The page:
Progressive multifocal leukoencephalopathy (PML)

Progressive  Multifocal Leukoencephalopathy


Progressive multifocal leukoencephalopathy (PML) is a disease of the white matter of the brain, caused by a virus infection that targets cells that make myelin.


The symptoms of PML are related to the location and amount of damage the virus does in the brain.

PML evolves over the course of several weeks to months.

PML symptoms: weakness, clumsiness, visual, speech, and sometimes personality changes.  

Symptom progression can lead to life-threatening disability and frequently death.  



Polyomavirus JC (often called JC virus) is carried by a majority of people and is harmless except among those with lowered immune defenses.  

Results from the reactivation of latent John Cunningham (JC) infection of B lymphocytes that pass through the blood brain barrier and infect the oligodendrocytes, with widespread destruction of the white matter.

A fatal CNS D mild radiating process caused by reactivation of the neurotropic JCV, a double-stranded circular DNA virus belonging to the Polyomaviridae family.

JCV virus-polyomavirus-2 is ubiquitous in the adult population.

JCV virus infection believed to occur as a primary infection in early childhood through fecal-oral route.

JCV virus can be detected in gastrointestinal epithelial cells.

JCV virus adds troponin to oligodendrocytes, peripheral blood cells and renal epithelial cells that contain alpha(2,6)-and alpha(2,3)-linked sialic residues of N-linked glycoproteins that act as a receptor for JCV entry.

Oligodendrocytes are susceptible to infection by the JC virus, which causes progressive multifocal leukoencephalopathy (PML), a condition that specifically affects white matter, typically in immunocompromised patients. 

The JCV virus remains latent until T-cell mediated immunosuppression occurs, when it can reactivate and lead to widespread lysis of oligodendrogliocytes and subsequent CNS demyelination and deterioration.

Serology studies reveal 50-60% of adults age 20-50 years demonstrated antibodies to JCV.

Eosinophilic intranuclear inclusions in oligodendrocytes.

Immunocompromised patients, particularly those with depressed cellular mediated immunity, are at risk.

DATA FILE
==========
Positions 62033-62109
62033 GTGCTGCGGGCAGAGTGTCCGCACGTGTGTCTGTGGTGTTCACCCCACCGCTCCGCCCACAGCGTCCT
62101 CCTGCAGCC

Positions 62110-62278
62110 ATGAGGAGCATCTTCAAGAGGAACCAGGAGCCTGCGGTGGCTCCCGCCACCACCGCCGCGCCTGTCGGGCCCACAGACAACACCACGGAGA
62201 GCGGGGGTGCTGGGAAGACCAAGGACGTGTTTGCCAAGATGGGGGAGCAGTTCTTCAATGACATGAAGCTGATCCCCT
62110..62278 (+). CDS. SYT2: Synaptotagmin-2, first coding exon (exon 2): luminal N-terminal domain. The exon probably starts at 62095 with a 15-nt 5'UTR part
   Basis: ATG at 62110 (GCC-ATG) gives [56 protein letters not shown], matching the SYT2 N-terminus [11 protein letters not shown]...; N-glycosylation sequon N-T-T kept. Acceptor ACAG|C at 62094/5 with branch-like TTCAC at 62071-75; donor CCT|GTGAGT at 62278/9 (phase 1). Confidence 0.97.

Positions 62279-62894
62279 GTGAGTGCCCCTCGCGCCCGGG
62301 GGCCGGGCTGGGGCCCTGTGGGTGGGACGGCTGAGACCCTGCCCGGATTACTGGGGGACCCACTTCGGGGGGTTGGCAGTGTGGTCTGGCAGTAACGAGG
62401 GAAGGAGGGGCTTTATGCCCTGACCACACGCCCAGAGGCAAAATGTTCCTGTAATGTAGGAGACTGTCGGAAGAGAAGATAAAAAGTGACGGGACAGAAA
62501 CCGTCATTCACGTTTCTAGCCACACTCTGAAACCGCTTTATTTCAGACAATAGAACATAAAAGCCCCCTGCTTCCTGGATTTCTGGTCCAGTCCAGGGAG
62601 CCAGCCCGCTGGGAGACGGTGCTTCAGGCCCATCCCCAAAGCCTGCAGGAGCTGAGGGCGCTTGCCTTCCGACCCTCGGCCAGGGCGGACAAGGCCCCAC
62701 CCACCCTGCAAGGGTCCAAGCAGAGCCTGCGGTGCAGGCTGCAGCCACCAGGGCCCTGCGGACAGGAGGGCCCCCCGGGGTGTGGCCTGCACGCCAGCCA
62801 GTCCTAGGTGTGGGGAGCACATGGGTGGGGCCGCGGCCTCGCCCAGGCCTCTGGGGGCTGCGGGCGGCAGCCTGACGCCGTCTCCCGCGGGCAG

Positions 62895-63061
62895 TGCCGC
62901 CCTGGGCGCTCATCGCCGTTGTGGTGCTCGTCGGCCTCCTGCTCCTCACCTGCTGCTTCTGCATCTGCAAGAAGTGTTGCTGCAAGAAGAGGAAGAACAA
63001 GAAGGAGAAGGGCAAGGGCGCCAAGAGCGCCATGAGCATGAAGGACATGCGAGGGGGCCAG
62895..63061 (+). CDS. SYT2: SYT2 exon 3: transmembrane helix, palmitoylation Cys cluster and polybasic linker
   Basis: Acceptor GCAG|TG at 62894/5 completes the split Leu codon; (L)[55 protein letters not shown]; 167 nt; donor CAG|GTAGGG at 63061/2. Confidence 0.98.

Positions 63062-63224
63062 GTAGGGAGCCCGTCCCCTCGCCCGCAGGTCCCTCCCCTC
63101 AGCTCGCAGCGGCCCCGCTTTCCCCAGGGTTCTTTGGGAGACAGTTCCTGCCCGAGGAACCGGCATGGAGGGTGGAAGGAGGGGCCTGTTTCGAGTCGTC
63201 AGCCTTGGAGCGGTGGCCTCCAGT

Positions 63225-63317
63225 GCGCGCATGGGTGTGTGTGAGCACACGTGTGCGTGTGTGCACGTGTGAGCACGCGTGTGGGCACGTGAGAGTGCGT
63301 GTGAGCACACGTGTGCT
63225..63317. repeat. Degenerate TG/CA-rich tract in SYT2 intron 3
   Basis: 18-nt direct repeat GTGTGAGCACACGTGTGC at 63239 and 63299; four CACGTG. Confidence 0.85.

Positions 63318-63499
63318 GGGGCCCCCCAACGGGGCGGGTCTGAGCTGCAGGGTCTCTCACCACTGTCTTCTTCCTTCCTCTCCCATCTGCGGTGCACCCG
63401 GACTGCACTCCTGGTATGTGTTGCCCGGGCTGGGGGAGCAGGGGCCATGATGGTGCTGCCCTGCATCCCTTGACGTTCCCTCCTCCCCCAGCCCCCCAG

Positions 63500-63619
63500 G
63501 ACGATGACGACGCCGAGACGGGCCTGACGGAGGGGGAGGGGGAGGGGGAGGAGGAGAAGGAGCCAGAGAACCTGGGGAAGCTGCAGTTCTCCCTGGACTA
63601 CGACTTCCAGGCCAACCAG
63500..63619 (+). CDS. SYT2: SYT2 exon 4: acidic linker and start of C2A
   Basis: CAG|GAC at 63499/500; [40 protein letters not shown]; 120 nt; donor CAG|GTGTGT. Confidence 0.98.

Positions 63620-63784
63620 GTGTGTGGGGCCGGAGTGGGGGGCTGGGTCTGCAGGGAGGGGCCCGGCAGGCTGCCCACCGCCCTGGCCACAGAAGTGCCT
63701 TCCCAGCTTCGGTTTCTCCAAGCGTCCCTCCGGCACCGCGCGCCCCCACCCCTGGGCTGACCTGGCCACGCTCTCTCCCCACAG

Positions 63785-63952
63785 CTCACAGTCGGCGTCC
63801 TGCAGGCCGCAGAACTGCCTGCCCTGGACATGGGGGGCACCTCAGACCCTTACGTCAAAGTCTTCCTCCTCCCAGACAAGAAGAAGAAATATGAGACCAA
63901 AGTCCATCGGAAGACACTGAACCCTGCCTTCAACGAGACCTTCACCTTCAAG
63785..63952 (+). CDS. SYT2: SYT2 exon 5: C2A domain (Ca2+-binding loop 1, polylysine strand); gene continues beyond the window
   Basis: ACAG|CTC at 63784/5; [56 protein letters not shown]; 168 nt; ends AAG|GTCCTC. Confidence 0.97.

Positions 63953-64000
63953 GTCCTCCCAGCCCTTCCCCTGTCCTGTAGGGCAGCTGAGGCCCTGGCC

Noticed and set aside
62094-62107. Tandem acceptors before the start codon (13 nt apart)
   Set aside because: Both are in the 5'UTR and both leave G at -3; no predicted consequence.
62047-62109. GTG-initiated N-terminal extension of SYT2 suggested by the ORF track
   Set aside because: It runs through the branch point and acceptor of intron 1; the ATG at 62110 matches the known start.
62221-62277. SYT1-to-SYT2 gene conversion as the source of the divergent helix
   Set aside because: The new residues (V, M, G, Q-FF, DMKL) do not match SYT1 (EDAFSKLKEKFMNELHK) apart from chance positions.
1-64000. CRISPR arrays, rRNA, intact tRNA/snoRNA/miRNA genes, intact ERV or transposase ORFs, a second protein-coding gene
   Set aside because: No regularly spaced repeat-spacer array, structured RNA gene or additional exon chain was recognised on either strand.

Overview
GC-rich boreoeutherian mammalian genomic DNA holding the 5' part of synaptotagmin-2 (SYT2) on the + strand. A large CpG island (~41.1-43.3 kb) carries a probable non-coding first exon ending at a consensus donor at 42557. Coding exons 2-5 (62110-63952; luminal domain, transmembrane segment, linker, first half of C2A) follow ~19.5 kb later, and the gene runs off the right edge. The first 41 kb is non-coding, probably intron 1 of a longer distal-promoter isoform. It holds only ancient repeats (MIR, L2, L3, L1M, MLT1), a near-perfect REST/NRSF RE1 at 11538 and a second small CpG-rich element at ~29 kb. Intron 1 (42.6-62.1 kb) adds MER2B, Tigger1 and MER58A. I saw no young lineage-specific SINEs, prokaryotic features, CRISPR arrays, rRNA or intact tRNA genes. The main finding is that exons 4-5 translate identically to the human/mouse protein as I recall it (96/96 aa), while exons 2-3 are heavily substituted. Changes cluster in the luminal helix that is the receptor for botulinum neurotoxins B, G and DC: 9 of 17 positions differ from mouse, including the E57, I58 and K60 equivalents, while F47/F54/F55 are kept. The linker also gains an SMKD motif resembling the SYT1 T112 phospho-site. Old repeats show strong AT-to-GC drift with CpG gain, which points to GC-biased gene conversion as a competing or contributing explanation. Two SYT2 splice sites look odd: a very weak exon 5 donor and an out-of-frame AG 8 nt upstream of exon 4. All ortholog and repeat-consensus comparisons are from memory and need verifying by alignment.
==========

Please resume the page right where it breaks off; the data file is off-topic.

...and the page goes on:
The disease is rare.



Occurs in patients undergoing chronic corticosteroid or immunosuppressive therapy for organ transplant, or individuals with cancer



Patients  with autoimmune conditions such as multiple sclerosis, rheumatoid arthritis, and systemic lupus erythematosus are at risk for PML as well.  

An aggressive, opportunistic brain infection caused by the JC virus.

The JC virus is a ubiquitous polyomavirus estimated to latentky infect the kidneys in more than 50% of healthy adults.

In the presence of cellular immunodeficiency, JC virus can undergo genetic rearrangement in non-coding regions and can transform into a neurotropic virus able to infect glial cells and cause PML.

PML is most common among individuals with HIV-1 infection / acquired immune deficiency syndrome (AIDS).


Prior to effective antiretroviral therapy, as many as 5 percent of persons infected with HIV-1 eventually developed PML.


Current HIV therapy using antiretroviral drugs (ART), effectively restores immune system function, and allows as many as half of all HIV-PML patients to survive.

Associated with impaired T cell function.

Reported to occur in patients that have received stem cell transplants associated with rituximab treatment.

Associated with monoclonal antibodies and other chemotherapy treatments.

Associated with solid organ and allogeneic bone marrow transplantations.

A similar illness seen in patients with rheumatic diseases treated with TNF antagonists.

Most die within 1 year of diagnosis.